• Open Access

Right Ventricular and Saphenous Vein Thrombi Associated with Sepsis in a Quarter Horse Foal


Corresponding author: Heidi Banse, DVM, DACVIM, 1 BVMTH, Veterinary Clinical Sciences, Oklahoma State University, Stillwater, OK 74078-2041; e-mail: heidi.banse@okstate.edu.


activated partial thromboplastin time


disseminated intravascular coagulation


immunoglobulin G


prothrombin time


pulmonary thromboembolism

A 41-kg, 12-hour-old Quarter Horse filly presented to the Boren Veterinary Medical Teaching Hospital for a 12-hour history of weakness and recumbency. The mare had a history of premature lactation and presumptive placentitis, which was treated with trimethoprim-sulfamethoxazole by the referring veterinarian. The filly was born at 315 days gestation; parturition was unattended. The filly was found recumbent and unable to stand. Before referral, the attending veterinarian administered 1 L of colostrum via nasogastric tube. Upon presentation to the veterinary teaching hospital, the filly was recumbent and lethargic with intermittent bouts of hyperresponsiveness. Rectal temperature was 94°F, heart rate was 132 beats per minute, and respiratory rate was 24 breaths per minute. A grade 3/5 systolic murmur was auscultated over the left heart base. Mucous membranes were hyperemic with a capillary refill time of approximately 2 seconds. Abrasions were present along the gingiva and around the eyes and muzzle. Petechiae were observed in both pinnae. The foal's distal limbs were cool and edematous, peripheral pulses were weak, and the coronets of all 4 feet were circumferentially dark red.

Presumptive diagnoses of neonatal encephalopathy and sepsis were made. An IV jugular catheter was placed. Blood was collected for bacterial culture and sensitivity, CBC, fibrinogen concentration, serum biochemistry, and quantification of serum immunoglobulin G (IgG) concentration. The CBC disclosed immature (band) neutrophilia (558 bands/μL; reference range, <200 bands/μL) and toxic polymorphonuclear leukocytes. A biochemistry profile identified hypoproteinemia (3.8 g/dL; reference range, 5.6–8.0 g/dL) characterized by hypoglobulinemia (1.1 g/dL; reference range, 2.6–5.6 g/dL), azotemia (creatinine, 4 mg/dL; reference range, 1.2–2.0 mg/dL), hypoglycemia (37 mg/dL; reference range, 70–120 mg/dL), hypernatremia (156 mEq/L; reference range, 130–146 mEq/L), hyperchloremia (112 mEq/L; reference range, 95–110 mEq/L), and increased creatine kinase activity (40016 IU/L; reference range, 20–500 IU/L). Quantification of IgG1 concentration was consistent with failure of passive transfer (IgG < 400 mg/dL). Neonatal sepsis score was calculated to be 18.[1] Arterial blood gas sampling was not attempted because of limb edema and weak peripheral pulses. Blood pressure measured using an oscillometric blood pressure monitor2 applied to the middle coccygeal artery yielded a mean arterial pressure of 70 mmHg.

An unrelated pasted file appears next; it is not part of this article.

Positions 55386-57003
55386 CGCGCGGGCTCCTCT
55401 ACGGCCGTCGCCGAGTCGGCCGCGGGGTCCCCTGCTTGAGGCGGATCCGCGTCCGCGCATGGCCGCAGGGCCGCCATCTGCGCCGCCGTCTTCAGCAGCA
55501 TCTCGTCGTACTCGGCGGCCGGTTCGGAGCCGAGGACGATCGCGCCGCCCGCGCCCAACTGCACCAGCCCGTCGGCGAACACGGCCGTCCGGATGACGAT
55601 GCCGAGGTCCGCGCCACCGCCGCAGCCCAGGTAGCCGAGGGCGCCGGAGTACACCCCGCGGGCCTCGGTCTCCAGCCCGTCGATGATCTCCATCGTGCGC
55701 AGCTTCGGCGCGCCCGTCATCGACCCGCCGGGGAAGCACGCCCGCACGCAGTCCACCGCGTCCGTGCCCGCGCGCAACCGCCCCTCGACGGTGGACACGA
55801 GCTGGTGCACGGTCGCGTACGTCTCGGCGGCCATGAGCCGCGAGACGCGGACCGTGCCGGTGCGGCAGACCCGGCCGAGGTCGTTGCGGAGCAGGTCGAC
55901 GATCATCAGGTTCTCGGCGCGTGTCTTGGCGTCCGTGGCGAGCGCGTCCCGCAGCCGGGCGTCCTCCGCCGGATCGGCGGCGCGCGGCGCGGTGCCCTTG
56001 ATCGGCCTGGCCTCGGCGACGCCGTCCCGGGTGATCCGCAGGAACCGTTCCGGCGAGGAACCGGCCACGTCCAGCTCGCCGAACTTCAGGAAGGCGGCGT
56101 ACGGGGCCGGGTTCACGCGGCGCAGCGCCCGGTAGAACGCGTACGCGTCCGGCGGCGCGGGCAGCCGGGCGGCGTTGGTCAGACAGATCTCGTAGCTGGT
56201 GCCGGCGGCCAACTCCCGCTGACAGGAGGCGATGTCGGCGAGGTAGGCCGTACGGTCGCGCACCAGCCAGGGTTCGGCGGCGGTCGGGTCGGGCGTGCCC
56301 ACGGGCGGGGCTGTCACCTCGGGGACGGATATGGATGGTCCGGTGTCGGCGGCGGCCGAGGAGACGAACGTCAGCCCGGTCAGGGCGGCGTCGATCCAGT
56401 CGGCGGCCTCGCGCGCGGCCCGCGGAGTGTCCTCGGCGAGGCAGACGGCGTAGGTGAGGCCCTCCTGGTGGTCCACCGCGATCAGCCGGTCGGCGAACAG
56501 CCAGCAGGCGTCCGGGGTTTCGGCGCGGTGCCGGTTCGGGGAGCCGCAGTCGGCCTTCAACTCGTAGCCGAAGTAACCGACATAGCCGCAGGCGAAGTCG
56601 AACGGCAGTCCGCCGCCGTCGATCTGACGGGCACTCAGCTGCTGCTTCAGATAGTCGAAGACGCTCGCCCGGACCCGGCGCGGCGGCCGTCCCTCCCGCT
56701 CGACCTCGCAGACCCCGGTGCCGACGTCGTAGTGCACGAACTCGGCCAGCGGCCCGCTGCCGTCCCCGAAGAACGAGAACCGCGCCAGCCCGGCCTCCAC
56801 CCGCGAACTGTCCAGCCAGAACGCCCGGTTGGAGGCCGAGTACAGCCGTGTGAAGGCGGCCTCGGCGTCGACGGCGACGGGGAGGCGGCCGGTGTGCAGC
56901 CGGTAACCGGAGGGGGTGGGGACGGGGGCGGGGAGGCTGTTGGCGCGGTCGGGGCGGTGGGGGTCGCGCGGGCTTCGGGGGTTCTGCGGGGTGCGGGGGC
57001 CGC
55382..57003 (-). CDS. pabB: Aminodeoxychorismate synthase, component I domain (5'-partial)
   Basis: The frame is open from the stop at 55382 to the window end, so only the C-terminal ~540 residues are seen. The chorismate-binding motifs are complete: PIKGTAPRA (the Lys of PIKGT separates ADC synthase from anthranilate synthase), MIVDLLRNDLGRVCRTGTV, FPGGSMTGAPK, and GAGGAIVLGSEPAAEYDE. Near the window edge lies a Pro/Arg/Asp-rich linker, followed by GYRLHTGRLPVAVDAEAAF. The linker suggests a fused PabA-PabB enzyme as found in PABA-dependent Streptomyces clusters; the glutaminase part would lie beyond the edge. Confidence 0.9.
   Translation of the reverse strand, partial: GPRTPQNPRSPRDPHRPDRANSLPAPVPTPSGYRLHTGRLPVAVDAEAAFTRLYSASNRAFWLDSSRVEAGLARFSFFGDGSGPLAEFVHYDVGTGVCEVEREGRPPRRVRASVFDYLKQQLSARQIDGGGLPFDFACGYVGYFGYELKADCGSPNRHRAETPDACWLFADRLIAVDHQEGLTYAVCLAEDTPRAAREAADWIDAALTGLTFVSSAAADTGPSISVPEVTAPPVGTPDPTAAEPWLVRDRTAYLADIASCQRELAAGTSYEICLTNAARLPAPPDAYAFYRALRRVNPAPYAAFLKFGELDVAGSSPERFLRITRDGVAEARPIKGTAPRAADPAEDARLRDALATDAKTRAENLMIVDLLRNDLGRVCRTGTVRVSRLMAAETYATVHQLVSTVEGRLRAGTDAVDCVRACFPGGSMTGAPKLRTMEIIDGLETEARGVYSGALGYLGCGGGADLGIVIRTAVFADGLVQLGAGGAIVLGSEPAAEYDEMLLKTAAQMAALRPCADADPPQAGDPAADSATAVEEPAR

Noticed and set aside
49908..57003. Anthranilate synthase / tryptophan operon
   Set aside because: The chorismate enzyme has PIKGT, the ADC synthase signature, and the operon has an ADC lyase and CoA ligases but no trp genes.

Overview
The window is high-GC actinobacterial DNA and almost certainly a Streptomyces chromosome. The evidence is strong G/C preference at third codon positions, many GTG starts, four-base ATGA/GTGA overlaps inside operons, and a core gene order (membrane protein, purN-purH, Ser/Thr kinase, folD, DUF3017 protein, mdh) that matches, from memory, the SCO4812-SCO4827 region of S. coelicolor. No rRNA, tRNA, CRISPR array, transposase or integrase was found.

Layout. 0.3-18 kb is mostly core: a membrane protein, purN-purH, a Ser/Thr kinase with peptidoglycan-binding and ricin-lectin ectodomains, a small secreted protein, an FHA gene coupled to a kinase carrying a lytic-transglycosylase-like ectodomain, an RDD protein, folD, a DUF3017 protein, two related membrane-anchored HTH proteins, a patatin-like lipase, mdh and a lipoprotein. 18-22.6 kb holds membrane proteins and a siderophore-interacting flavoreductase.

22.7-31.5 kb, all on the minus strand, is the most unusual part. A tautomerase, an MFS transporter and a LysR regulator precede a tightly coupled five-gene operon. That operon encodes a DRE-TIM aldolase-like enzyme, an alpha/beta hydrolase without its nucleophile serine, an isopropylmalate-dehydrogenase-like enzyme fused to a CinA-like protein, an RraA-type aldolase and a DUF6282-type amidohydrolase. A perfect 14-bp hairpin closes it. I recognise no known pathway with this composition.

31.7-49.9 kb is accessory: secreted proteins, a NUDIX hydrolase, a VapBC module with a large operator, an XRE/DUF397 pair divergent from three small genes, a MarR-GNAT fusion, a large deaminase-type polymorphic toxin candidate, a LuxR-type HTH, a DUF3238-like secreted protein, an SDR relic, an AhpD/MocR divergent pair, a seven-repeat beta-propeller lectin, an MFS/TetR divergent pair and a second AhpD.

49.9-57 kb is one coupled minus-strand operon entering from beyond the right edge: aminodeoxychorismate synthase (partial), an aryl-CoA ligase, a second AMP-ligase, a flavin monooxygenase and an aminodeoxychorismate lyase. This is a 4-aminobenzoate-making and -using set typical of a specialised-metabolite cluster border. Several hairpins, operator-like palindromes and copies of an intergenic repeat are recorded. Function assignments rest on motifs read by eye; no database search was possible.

Initial medical treatment consisted of a plasma3 transfusion (25 mL/kg), IV fluids (1 L bolus of 0.45% sodium chloride followed by 0.45% sodium chloride with 10% dextrose at 6 mg/kg/min), broad spectrum antimicrobials (ceftiofur,4 10 mg/kg IV q6h), dimethyl sulfoxide5 (1 g/kg/d diluted to a 10% solution IV), thiamine (10 mg/kg IV q24h), and magnesium sulfate (25 mg/kg/h). After plasma3 transfusion, quantification of serum IgG1 concentration indicated persistent hypogammaglobulinemia (IgG, 400–800 mg/dL); an additional plasma3 transfusion (25 mL/kg) was administered resulting in adequate IgG concentrations (>800 mg/dL). Initial urine specific gravity (after approximately 3 L of IV fluids) was 1.025. The foal improved with treatment and was able to stand with assistance within 24 hours of admission. Pan feeding of the mare's milk was implemented at a rate of 5% body weight per day; the volume was gradually increased over 4 days until the filly was nursing free choice.

Serum creatinine concentration decreased after 12 hours of fluid therapy (3.6 mg/dL), but urine output was decreased and clinical evidence of peripheral and pulmonary edema developed. Urine specific gravity then became isosthenuric (1.010–1.017). Constant rate infusions of furosemide6 (0.12 mg/kg bolus followed by 0.12 mg/kg/h) and dopamine (2.5 μg/kg/min) were initiated to improve renal blood flow and urine output. Pulmonary edema resolved and peripheral edema improved. Edema of the right hind limb (from stifle to coronet) persisted. A biochemistry profile on Day 2 disclosed marked hyperglycemia (342 mg/dL) with normal insulin concentration (17.1 μU/mL; mean ± standard error of the mean for healthy foals 24–48 hours of age, 17.9 ± 3.4 μU/mL)2 and hyperlipemia (triglycerides, 1137 mg/dL; reference range, 25–120 mg/dL). Azotemia (serum creatinine concentration, 2.8 mg/dL) continued to improve. Serial measurements of blood glucose concentration indicated gradually increasing concentrations (from 125 mg/dL 24-hour postadmission to 483 mg/dL 36-hour postadmission) that persisted above 250 mg/dL for 12 hours despite discontinuation of IV dextrose supplementation. A constant rate infusion of insulin7 (0.07 IU/kg/h) was initiated, resulting in normalization of blood glucose concentration.